I first discovered the music of Joan Wasser—better known by her stage name, Joan As Police Woman—the year I moved to a tiny town in the Northwoods of Minnesota. It was the middle of winter. Far from most of the people I knew and loved, I felt lost and isolated. I’d often sit in my car before work blasting Wasser’s debut album, Real Life, the wind battering against the window, and weep. Her music helped me thaw and dig out from under the snow.
In the decade since that winter, Wasser’s subsequent releases have continued to accompany some of the most pivotal transitions of my life—not just because her music is good, though it is, but also because there’s something deeply optimistic about it. This feels truer than ever on her tender, ruminative new record released last month: Titled Damned Devotion, the album is Joan As Police Woman’s most powerful demonstration yet that hope doesn’t have to be naïve.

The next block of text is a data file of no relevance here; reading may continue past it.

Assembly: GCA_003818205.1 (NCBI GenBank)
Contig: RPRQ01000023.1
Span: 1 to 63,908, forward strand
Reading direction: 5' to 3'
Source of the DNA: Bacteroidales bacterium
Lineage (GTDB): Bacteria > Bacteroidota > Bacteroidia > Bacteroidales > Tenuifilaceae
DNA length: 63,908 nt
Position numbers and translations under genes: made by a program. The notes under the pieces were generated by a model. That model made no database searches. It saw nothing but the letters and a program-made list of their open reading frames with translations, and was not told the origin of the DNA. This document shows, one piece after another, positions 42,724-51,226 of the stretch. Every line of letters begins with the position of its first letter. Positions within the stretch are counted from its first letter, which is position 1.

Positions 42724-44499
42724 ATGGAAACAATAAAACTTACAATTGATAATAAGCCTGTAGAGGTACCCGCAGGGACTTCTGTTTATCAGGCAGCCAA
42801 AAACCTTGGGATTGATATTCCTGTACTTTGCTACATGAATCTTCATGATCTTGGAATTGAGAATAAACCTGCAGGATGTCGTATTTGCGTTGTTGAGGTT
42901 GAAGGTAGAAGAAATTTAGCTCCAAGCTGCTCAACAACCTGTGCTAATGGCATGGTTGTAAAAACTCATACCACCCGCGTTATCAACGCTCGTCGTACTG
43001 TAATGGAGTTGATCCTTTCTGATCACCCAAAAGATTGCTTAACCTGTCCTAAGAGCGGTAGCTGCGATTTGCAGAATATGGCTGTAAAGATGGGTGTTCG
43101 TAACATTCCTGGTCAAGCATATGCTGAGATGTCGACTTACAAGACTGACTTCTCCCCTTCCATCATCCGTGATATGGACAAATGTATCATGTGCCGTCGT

If there’s a central theme to Wasser’s work, it’s that joy can be born from an honest reckoning with pain and loss. For the musician, grief creates a relief against which an appreciation for simple pleasures—the thrills of going on holiday, reuniting with a loved one at a train station, or discovering chemistry with a paramour—can be cultivated. On To Survive, the 2008 album created as she grieved the death of her adoptive mother, Wasser sings, “I’m so happy to be loved,” and her gratitude for something so simple is astonishing. “We Don’t Own It,” the closing track of Real Life, finds her singing in a gorgeous near-whisper, “It’s all there in the moment / You understood / That he’s not going on / And you’re still going on.” At its core, Wasser’s music is about the act of going on. It’s about how life’s most devastating experiences can be transformative, and how understanding this can open up space for affection and happiness—and that makes her oeuvre profoundly vulnerable.